Nelson Mandela once told a gathering of international reporters: “You are privileged people. You can observe from near but judge from afar.” But for George Alagiah, this kind of disassociation was never possible. Born in Sri-Lanka, brought up in Ghana, and settled in England, he says that he has lived his whole life as a migrant. Formerly one of the BBC’s leading foreign correspondents, and now the face of the Six o’clock News, his career abroad has put him in the middle of some of the most significant events of the last decade.
Entering the BBC TV Centre in White City, I half expect to see Alagiah beaming at me from the plasma screens that line the reception. I’m greeted instead by Sophie Raworth presenting BBC News at One. Moments later, the man himself strides through the interior swivel doors. Ms Raworth’s televised reception just doesn’t compare.
His career in journalism began at Durham University. There was no climbing the ladder; he applied straight for the position of editor at the Palatinate student paper and got it. After that, his degree in politics was somewhat sidelined, and as Alagiah puts it to me “some people might say I read journalism really”.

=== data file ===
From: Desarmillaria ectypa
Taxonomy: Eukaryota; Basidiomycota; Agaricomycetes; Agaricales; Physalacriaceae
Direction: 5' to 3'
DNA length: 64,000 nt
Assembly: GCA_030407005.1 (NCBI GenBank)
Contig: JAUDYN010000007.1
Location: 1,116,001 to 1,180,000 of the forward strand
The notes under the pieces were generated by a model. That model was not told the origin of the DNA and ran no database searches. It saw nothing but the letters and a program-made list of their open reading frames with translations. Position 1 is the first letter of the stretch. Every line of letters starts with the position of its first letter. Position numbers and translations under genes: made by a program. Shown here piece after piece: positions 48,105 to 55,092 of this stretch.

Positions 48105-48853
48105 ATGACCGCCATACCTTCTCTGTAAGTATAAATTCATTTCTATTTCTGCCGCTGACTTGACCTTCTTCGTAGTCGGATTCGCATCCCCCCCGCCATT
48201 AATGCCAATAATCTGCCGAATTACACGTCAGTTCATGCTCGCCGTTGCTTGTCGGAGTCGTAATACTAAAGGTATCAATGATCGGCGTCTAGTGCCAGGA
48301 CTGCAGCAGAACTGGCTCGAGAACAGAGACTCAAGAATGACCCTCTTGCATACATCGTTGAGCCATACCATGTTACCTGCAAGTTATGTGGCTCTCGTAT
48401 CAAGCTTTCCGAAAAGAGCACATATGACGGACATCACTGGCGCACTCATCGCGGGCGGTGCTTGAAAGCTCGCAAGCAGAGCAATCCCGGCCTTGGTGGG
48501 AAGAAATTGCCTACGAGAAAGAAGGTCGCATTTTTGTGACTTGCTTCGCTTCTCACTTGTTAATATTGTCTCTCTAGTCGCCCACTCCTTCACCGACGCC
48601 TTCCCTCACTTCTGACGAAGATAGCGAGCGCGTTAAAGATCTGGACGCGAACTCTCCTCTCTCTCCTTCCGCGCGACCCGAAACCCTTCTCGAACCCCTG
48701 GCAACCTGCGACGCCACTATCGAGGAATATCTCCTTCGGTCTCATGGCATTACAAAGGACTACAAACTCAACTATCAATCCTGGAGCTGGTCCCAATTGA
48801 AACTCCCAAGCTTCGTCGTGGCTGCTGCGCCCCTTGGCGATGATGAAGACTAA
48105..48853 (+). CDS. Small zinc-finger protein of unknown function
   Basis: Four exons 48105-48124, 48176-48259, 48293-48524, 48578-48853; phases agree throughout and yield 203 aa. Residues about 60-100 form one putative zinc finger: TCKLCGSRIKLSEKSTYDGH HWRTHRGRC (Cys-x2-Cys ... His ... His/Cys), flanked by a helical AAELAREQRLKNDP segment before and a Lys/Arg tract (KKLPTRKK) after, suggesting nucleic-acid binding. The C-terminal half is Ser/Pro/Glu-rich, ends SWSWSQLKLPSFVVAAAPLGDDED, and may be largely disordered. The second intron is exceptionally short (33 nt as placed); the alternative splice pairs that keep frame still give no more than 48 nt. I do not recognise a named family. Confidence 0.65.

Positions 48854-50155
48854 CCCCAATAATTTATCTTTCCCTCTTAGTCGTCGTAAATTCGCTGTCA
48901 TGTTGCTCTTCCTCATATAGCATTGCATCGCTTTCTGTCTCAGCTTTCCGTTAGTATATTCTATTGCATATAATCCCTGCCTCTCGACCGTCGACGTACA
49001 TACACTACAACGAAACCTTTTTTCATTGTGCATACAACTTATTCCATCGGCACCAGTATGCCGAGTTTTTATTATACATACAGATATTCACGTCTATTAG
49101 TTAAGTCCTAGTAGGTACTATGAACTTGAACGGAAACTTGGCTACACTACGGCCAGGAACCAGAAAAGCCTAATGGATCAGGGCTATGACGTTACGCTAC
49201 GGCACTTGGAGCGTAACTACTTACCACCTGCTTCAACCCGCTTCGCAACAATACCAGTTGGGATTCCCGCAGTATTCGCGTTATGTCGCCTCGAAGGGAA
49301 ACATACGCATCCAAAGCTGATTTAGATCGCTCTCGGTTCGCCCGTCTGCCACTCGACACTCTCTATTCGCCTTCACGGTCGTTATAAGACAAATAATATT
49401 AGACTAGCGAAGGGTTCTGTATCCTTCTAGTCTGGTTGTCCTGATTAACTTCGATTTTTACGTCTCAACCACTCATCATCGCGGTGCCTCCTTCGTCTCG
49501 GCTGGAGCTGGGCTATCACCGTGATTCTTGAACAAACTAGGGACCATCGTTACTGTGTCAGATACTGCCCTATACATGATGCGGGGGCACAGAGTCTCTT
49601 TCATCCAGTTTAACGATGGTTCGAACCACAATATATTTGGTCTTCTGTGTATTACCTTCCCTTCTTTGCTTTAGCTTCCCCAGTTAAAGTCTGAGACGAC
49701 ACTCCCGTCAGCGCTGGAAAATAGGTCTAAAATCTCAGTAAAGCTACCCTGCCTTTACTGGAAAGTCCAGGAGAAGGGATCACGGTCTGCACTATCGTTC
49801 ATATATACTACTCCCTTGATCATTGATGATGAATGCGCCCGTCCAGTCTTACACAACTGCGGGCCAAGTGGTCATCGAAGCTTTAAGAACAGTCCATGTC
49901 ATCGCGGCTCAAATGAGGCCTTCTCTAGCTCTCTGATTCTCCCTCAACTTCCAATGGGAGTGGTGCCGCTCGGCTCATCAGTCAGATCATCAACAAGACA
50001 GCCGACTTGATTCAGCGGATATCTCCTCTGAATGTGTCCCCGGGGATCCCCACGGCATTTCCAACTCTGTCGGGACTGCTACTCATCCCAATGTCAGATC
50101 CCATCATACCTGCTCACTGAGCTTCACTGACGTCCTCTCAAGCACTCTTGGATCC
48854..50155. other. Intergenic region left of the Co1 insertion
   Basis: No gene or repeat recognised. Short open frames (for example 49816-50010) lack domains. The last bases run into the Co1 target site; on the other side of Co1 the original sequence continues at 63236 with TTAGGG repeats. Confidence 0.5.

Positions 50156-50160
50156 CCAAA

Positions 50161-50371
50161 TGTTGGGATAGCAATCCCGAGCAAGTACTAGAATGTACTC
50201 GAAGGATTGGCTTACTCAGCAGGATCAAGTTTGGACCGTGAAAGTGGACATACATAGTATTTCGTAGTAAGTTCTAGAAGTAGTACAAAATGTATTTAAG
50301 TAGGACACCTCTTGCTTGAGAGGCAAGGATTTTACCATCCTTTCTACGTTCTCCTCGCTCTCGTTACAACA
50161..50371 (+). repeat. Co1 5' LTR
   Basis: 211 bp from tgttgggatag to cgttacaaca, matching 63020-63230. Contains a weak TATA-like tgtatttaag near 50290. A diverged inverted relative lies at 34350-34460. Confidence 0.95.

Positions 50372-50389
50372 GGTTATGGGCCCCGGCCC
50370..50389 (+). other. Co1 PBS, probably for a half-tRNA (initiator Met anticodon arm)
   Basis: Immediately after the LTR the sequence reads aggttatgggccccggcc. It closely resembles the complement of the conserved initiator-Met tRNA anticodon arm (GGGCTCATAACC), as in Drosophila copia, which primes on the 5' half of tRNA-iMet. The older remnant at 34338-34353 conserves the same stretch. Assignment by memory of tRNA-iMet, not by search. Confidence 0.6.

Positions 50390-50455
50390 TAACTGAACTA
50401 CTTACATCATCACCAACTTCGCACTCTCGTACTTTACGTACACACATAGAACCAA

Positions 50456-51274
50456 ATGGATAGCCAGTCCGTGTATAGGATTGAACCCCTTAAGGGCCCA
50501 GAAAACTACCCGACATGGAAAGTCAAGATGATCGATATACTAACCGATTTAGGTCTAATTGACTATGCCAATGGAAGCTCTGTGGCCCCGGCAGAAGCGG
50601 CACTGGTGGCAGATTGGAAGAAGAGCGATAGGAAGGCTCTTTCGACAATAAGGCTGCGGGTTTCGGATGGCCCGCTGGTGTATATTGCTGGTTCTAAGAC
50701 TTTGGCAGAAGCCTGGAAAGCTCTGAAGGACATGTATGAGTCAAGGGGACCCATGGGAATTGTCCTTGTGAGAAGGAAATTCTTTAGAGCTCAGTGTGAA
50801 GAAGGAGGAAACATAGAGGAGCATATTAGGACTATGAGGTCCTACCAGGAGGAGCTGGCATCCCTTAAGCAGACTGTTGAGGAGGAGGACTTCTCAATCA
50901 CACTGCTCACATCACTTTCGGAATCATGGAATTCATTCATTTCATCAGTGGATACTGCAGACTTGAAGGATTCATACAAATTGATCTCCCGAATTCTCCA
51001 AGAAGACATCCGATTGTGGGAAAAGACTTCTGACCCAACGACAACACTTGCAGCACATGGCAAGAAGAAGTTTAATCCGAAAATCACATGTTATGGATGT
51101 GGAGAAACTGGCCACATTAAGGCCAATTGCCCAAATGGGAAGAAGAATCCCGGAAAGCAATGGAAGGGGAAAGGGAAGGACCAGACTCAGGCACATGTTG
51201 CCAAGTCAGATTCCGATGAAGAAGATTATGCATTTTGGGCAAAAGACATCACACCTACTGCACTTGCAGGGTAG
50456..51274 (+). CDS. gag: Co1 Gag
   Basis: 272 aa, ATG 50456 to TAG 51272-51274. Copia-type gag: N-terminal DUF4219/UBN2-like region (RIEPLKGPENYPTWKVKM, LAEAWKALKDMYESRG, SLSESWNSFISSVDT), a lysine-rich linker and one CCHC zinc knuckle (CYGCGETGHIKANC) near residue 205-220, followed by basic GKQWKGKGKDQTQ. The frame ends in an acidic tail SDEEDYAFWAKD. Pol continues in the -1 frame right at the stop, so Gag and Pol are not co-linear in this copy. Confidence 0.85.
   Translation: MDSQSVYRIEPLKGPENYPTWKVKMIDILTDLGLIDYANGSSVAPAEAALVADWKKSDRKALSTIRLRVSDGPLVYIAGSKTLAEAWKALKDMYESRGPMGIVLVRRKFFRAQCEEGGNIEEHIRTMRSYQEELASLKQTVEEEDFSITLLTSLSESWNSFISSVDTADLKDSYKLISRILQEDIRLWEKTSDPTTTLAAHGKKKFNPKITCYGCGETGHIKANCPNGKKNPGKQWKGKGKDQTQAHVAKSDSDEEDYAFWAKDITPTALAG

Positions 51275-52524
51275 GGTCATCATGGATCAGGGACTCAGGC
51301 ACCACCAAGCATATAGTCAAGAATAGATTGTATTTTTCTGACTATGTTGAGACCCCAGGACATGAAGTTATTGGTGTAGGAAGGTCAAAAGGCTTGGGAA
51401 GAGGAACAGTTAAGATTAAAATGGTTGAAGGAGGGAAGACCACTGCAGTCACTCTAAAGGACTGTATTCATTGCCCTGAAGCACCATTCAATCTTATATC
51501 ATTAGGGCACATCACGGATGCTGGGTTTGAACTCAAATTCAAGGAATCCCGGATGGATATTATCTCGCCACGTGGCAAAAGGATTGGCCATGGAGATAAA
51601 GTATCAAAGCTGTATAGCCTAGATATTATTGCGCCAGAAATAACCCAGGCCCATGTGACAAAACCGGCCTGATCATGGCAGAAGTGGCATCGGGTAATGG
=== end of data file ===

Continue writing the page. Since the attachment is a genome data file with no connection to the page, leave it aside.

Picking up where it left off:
But he didn’t make the BBC’s graduate trainee scheme. Instead he took a job as Africa Editor of the now-defunct magazine South. It was this experience that really shaped his journalism, he says. It was an attempt to look at the world from a southern perspective; “the poor world’s perspective. The world looks very different if you stand in Managua, Harare, or Mumbai.” He explains how the magazine was talking about issues like the Kurdish problem or the unfairness of trade agreements long before the rest of the world first picked up on them.
It is this sense of perspective that has always been Alagiah’s real forte, and so appointentment as the BBC foreign correspondent in Johannesburg in the 1990s was certainly no vocational detour. While stationed there he met two towering figures of the political world: Nelson Mandela and Desmond Tutu. I wonder what was going through his head in these encounters. As Alagiah recalls, the Mandela interview came when everyone wanted him. It was 1994 and the ANC had just won an election. “You were, whether you liked it or not, sitting next to a man of soaring moral authority. I had to curb the temptation to sit there and go ‘wow, I’m sitting next to Nelson Mandela’, and just get on with the interview.”